May 03, 2008

Review: Child of My Heart

Child of My Heart
by Alice McDermott

Picture this: the sun laying it's warm blanket over your arms and legs as you stand at the edge of the water, burying your feet in the cool, wet sand, looking for seashells in the distance and sailboats on the horizon. You have nothing of importance to do and no where in particular to go. Your days belong to you and whomever you choose to spend them with. There are no burdens like boulders balanced on your back, no cares to crowd your mind. This is exactly the feeling McDermott's writing conveys, a warm, carefree summer at the beach. I wanted to lose myself in that feeling over and over again. But, as in real life, the slow pace and pleasant peacefulness cannot last.

Theresa is 15 the summer she invites her 8 year old cousin to stay with her. "Poor Daisy" as she is frequently called, is the middle most child in a family of 10. Often overlooked because she is well behaved and self reliant, she looks up to Theresa, the only person who really pays attention to her. This summer, Theresa will do everything she can to make this a magical time for Daisy.

Daisy is not the only child Theresa is taking care of. There are the pets she walks and plays with for her rich but absent neighbors, the neglected and rowdy kids next door, and Flora, the toddler she is playing Mother's Helper for for an aging artist and his young wife that has just left town. Theresa enchants them all with her imagination, care and wisdom. But she can only be a temporary distraction from the pain and loneliness of their lives. She is about to come face to face with the real world and all it's heartbreaks.

It was such a joy to read this book, even as I knew what was going to eventually happen to Poor Daisy, even as I hoped that Theresa would not make a certain mistake. What I really felt while I was reading was a peaceful bliss. Theresa spends her summer caring for her charges in just the way I dreamed of caring for my own family when I was younger, before I knew just how hard this job called Motherhood could be. Carefree and able to explore the world around us, with patience and affection. Telling stories and creating a wonderland. The lollipop tree scene was my favorite. I love how Theresa gives Daisy the gift of one fantastic summer, knowing it will be so important someday.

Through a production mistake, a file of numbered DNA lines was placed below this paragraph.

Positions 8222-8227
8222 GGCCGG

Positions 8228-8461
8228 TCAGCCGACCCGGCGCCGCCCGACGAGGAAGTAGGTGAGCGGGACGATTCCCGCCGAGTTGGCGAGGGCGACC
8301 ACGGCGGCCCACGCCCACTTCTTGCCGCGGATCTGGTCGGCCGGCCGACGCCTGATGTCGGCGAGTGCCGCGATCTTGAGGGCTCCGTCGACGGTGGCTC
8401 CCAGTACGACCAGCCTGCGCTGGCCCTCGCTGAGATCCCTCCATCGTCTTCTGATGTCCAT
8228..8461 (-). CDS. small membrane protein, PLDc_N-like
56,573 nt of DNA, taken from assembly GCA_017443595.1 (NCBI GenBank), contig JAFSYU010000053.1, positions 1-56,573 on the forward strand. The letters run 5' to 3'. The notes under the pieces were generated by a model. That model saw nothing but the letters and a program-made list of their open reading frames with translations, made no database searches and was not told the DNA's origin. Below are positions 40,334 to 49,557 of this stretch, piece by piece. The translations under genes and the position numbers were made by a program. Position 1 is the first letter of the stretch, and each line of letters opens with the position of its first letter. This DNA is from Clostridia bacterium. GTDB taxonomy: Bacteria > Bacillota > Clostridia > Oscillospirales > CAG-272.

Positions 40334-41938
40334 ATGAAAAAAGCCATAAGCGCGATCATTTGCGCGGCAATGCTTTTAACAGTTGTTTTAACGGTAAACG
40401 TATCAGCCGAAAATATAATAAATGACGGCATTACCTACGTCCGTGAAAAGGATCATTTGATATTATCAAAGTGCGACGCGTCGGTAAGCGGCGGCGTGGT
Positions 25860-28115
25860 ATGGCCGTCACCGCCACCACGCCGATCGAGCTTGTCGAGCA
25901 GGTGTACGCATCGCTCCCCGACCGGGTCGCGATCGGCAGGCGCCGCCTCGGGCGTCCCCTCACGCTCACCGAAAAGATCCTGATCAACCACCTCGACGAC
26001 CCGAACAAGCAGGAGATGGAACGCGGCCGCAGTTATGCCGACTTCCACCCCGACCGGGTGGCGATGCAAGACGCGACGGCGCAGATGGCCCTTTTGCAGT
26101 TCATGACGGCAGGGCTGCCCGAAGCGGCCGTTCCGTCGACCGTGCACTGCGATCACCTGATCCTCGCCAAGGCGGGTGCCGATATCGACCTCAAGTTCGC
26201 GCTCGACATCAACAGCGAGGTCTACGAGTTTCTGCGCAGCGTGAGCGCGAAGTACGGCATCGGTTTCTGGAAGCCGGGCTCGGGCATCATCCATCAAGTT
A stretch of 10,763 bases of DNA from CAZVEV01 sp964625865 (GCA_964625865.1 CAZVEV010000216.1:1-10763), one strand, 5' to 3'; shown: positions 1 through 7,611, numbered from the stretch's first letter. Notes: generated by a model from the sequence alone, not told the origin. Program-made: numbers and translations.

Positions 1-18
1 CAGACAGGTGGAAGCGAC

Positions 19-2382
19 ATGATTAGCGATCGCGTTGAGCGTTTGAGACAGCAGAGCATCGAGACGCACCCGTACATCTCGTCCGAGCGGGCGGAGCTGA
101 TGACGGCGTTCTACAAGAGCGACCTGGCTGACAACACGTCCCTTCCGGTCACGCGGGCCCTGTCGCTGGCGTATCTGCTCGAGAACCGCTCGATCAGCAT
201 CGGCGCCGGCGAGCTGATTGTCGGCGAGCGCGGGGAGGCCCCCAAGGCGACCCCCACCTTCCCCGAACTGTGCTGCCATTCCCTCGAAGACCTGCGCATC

What I didn't like were the adults, whether absent or present. All grown ups were shown as neglectful, selfish, ready to use the helpless children in there lives to further their own desires but completely ignoring the children if they got in the way. It made me sad because I know that there are whole sections of this country that live this way. The children are left to fend for themselves. They cannot rely on their parents or guardians to protect them or even just take care of their most basic needs. The adults are far too busy with their own lives to bother with anyone else's.

While there is the looming question of "what's wrong with Daisy?" it is not the focus of the book. Her problem is never even identified, though it is fairly easy to figure out. The whole point of the book is childhood, or the loss of it. Where is the point where childhood ends and what is the cause of its death? Can it be protected or held on to? Sorry but no. All we can do is hold on to those memories that made childhood enchanting.

I've all ready requested McDermott's award winning novel Charming Billy from PaperBack Swap. I'm curious to see if her writing style changes based on the story or if this is just her way. Either way, Child of My Heart is comfort reading at its best.

6 comments:

Susie said...

This sounds like a wonderful read. I think I'll go check PBS to see if it's available right now! Thanks for the great review.

Table Talk said...

I haven't read any McDermott but this makes me wonder why. Thanks for the review, I must order this from the library.

Petunia said...

Susie-I hope you enjoy it as much as I did.

Table-Isn't it great to learn about new authors? I'm glad I trusted my own instincts about this one.

Trish said...

I read Charming Billy several years ago and remember feeling so so about it even though I only remember bits and pieces. I've heard such good things about Alice McDermott that I'm thinking maybe I need to revisit her works.

Petunia said...

Trish-good to know. I received my copy from PBS all ready but I've a few other books to get through before I can pick it up.

SmallWorld Reads said...

Thanks for the book review--I got this from PBS and finished it in a day. Great book!